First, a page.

Coronavirus Infected Minks Found in Utah
The United States Department of Agriculture’s National Veterinary Service Laboratory (NVSL) announced the first confirmed cases of the SARS-CoV-2 virus in the USA have been reported on mink farms in the state of Utah.
Five infected mink were identified at two Utah mink farms as were farm staff members. These farms have been completely quarantined, as of August 17, 2020.
This is important news since the SARS- CoV-2 is the betacoronavirus virus linked to COVID-19 disease in humans.
However, there is currently no evidence that animals, including mink, play a significant role in transmitting the virus to humans. As it now stands, due to limited information and research, the risk of animals spreading SARS-CoV-2 to humans is considered low.
The Utah Veterinary Diagnostic Laboratory completed necropsies on several dead animals from the mink farms after the mink operations reported unusually high mortality rates in their mink populations.
The samples were tested at the Washington Animal Disease Diagnostic Laboratory at Washington State University. From there, the samples were sent to the NVSL for final conformational testing.
“My office is dedicated to containing SARS-CoV-2 by implementing stringent biosecurity measures where needed. We believe that our early detection of the virus will prove beneficial in the long run” said State Veterinarian Dr. Dean Taylor, in a press statement.
Other species of animals within the USA have tested positive for SARS-CoV-2, but these are the first confirmed cases in mink. Earlier this year the coronavirus was detected internationally in mink in the Netherlands.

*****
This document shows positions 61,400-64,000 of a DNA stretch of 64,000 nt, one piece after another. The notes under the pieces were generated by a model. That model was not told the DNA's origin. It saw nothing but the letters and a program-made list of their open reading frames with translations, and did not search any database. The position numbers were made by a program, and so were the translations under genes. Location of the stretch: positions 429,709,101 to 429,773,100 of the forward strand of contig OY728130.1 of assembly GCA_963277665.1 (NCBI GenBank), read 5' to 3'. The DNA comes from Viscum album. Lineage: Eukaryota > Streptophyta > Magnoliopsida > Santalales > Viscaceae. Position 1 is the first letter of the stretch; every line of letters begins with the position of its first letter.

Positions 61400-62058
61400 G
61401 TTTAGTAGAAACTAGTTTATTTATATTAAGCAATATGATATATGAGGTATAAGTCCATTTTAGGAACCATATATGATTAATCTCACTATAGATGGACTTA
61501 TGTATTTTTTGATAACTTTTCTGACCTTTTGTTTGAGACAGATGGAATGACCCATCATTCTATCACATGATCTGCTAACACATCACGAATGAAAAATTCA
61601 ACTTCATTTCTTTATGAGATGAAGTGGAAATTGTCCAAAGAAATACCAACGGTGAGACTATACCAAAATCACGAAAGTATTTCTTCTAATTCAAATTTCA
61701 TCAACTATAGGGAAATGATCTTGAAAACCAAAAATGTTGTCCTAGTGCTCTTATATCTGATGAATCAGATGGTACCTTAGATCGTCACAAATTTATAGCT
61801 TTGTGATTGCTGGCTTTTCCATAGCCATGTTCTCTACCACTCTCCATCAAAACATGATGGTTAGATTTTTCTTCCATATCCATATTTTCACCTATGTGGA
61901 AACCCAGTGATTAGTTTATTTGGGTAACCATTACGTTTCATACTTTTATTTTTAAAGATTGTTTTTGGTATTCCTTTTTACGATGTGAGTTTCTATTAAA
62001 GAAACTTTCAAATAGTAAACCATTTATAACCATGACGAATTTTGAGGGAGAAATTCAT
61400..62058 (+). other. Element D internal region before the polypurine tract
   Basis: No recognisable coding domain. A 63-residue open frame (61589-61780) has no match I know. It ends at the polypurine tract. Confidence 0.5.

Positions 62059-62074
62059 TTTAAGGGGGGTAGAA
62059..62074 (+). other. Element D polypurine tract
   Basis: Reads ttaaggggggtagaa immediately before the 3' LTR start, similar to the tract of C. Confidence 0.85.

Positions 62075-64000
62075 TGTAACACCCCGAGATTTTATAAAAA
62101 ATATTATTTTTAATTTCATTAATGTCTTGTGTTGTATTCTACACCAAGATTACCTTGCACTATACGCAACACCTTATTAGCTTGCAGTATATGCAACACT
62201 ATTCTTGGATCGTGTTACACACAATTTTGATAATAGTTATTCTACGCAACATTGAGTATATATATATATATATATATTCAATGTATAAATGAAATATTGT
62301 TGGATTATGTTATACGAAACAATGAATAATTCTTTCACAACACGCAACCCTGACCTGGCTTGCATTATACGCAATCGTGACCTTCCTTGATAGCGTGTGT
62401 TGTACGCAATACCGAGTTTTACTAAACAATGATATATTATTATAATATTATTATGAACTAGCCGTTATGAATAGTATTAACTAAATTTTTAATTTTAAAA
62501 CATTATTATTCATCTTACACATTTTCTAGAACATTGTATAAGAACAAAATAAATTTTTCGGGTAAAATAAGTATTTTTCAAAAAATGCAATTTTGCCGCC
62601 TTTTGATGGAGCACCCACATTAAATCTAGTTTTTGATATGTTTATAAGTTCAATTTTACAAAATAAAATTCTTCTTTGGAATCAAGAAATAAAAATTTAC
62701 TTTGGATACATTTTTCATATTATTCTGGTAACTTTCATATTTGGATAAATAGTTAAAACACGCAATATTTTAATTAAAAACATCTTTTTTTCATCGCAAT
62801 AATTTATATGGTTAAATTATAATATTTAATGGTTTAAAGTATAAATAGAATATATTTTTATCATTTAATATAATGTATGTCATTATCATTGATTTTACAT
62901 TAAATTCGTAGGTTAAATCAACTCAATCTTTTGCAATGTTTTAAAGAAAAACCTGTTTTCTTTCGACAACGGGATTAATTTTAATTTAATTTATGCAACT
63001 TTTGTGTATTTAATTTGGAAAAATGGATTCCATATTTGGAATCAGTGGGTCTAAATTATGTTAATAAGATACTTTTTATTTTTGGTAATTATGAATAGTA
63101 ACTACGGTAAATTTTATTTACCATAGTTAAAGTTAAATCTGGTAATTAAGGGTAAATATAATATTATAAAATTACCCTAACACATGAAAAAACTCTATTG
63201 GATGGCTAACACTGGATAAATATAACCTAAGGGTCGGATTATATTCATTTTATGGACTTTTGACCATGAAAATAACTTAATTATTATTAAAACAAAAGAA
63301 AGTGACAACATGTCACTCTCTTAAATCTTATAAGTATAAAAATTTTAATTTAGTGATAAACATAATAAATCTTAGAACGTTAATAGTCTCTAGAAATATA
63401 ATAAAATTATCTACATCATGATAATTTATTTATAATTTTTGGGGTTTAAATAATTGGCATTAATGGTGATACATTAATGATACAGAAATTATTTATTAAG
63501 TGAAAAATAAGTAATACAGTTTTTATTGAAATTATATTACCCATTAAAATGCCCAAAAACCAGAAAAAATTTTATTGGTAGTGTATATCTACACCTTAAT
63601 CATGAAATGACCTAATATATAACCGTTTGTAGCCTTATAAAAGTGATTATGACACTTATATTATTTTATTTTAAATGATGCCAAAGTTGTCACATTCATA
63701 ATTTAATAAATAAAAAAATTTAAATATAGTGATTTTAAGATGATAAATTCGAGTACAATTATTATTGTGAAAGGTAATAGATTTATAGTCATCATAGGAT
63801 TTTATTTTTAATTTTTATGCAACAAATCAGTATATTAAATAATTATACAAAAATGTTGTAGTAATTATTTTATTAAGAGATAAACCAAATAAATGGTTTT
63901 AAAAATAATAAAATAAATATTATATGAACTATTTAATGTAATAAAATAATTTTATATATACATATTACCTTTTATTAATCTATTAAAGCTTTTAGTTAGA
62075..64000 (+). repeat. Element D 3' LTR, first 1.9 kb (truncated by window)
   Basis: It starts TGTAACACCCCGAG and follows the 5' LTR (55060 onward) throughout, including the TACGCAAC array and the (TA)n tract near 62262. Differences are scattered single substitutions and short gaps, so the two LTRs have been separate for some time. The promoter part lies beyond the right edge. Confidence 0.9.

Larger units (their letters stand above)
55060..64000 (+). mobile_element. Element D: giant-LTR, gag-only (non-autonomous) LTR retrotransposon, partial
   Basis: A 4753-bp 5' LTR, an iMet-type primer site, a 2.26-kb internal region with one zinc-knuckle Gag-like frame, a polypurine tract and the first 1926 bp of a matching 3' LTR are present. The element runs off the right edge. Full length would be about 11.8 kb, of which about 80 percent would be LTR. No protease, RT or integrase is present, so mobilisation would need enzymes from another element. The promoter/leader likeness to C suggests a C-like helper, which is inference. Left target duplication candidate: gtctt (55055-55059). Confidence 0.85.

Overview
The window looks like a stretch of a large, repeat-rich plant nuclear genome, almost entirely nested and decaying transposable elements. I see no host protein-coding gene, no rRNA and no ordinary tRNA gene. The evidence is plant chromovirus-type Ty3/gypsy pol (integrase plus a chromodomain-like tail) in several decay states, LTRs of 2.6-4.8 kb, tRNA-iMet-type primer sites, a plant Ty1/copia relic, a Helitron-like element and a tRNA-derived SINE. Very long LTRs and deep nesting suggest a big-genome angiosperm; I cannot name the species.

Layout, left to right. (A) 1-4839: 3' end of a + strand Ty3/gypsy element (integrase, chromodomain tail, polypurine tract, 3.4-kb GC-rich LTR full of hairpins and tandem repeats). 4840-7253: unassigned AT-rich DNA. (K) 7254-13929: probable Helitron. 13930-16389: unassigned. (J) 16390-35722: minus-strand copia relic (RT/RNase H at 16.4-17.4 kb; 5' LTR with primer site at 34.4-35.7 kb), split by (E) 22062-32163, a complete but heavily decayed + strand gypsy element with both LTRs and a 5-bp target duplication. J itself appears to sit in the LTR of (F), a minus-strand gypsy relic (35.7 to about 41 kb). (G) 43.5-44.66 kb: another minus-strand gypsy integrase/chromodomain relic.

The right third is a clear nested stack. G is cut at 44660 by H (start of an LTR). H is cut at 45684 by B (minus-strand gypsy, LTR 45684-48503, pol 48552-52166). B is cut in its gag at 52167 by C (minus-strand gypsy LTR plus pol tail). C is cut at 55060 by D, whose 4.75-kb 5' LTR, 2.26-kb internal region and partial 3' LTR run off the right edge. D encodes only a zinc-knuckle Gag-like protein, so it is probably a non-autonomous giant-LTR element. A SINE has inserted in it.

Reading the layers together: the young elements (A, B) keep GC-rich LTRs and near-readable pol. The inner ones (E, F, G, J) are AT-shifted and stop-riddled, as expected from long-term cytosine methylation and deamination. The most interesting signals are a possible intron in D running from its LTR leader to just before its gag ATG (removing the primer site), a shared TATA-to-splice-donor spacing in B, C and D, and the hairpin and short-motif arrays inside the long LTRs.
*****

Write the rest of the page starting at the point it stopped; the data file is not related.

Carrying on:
The Science Magazine reported authorities in the Netherlands began to terminate tens of thousands of mink on June 6, 2020. The mink outbreaks are “spillover” from the human pandemic, a zoonosis in reverse that has offered scientists in the Netherlands a unique chance to study how the virus jumps between species and burns through large animal populations.
People around the world commonly get infected with human coronaviruses 229E, NL63, OC43, and HKU1 says the U.S. CDC.
There are 4 main sub-groupings of coronaviruses, known as alpha, beta, gamma, and delta. Both the Middle East Respiratory Syndrome (MERS) and Severe Acute Respiratory Syndrome (SARS), are betacoronavirus and have their origins in bats. Both MERS (ongoing) and SARS (2004) have been known to cause severe illness in humans.
Betacoronaviruses are microscopic balls covered in spikes that encapsulate a central core of genetic material. The virus must infect cells in order to replicate, and to do this it must first attach to the cells.
The USDA announces cases of confirmed SARS-CoV-2 in animals each time it is found in a new species. All confirmed cases in animals are posted here.
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